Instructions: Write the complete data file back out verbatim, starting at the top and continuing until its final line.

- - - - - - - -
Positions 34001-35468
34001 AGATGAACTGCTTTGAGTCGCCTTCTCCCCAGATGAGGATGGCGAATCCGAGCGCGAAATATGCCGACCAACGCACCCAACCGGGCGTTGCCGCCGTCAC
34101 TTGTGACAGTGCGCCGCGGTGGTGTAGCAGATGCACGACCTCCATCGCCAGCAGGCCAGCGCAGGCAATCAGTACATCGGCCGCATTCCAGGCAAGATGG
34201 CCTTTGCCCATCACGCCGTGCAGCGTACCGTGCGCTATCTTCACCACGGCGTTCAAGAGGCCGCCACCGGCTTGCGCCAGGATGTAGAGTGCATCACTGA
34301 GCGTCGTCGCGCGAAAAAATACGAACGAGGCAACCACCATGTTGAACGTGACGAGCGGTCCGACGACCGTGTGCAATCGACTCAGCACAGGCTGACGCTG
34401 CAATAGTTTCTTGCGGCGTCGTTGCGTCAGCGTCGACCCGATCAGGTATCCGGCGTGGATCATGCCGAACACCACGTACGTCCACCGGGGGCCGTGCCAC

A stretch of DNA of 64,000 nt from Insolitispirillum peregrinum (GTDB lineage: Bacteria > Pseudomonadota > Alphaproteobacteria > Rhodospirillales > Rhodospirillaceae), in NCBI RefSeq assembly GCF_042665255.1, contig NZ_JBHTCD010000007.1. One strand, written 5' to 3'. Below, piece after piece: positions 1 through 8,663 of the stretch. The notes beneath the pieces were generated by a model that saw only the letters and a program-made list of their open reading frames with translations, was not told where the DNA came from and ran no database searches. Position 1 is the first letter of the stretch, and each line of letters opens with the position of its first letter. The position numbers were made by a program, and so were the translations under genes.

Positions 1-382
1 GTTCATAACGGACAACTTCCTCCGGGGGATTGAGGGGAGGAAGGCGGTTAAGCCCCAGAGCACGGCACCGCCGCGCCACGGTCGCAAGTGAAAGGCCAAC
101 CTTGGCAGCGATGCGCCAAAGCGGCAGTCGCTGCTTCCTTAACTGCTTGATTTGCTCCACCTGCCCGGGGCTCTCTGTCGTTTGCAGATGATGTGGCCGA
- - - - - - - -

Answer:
Positions 34001-35468
34001 AGATGAACTGCTTTGAGTCGCCTTCTCCCCAGATGAGGATGGCGAATCCGAGCGCGAAATATGCCGACCAACGCACCCAACCGGGCGTTGCCGCCGTCAC
34101 TTGTGACAGTGCGCCGCGGTGGTGTAGCAGATGCACGACCTCCATCGCCAGCAGGCCAGCGCAGGCAATCAGTACATCGGCCGCATTCCAGGCAAGATGG
34201 CCTTTGCCCATCACGCCGTGCAGCGTACCGTGCGCTATCTTCACCACGGCGTTCAAGAGGCCGCCACCGGCTTGCGCCAGGATGTAGAGTGCATCACTGA
34301 GCGTCGTCGCGCGAAAAAATACGAACGAGGCAACCACCATGTTGAACGTGACGAGCGGTCCGACGACCGTGTGCAATCGACTCAGCACAGGCTGACGCTG
34401 CAATAGTTTCTTGCGGCGTCGTTGCGTCAGCGTCGACCCGATCAGGTATCCGGCGTGGATCATGCCGAACACCACGTACGTCCACCGGGGGCCGTGCCAC

A stretch of DNA of 64,000 nt from Insolitispirillum peregrinum (GTDB lineage: Bacteria > Pseudomonadota > Alphaproteobacteria > Rhodospirillales > Rhodospirillaceae), in NCBI RefSeq assembly GCF_042665255.1, contig NZ_JBHTCD010000007.1. One strand, written 5' to 3'. Below, piece after piece: positions 1 through 8,663 of the stretch. The notes beneath the pieces were generated by a model that saw only the letters and a program-made list of their open reading frames with translations, was not told where the DNA came from and ran no database searches. Position 1 is the first letter of the stretch, and each line of letters opens with the position of its first letter. The position numbers were made by a program, and so were the translations under genes.

Positions 1-382
1 GTTCATAACGGACAACTTCCTCCGGGGGATTGAGGGGAGGAAGGCGGTTAAGCCCCAGAGCACGGCACCGCCGCGCCACGGTCGCAAGTGAAAGGCCAAC
101 CTTGGCAGCGATGCGCCAAAGCGGCAGTCGCTGCTTCCTTAACTGCTTGATTTGCTCCACCTGCCCGGGGCTCTCTGTCGTTTGCAGATGATGTGGCCGA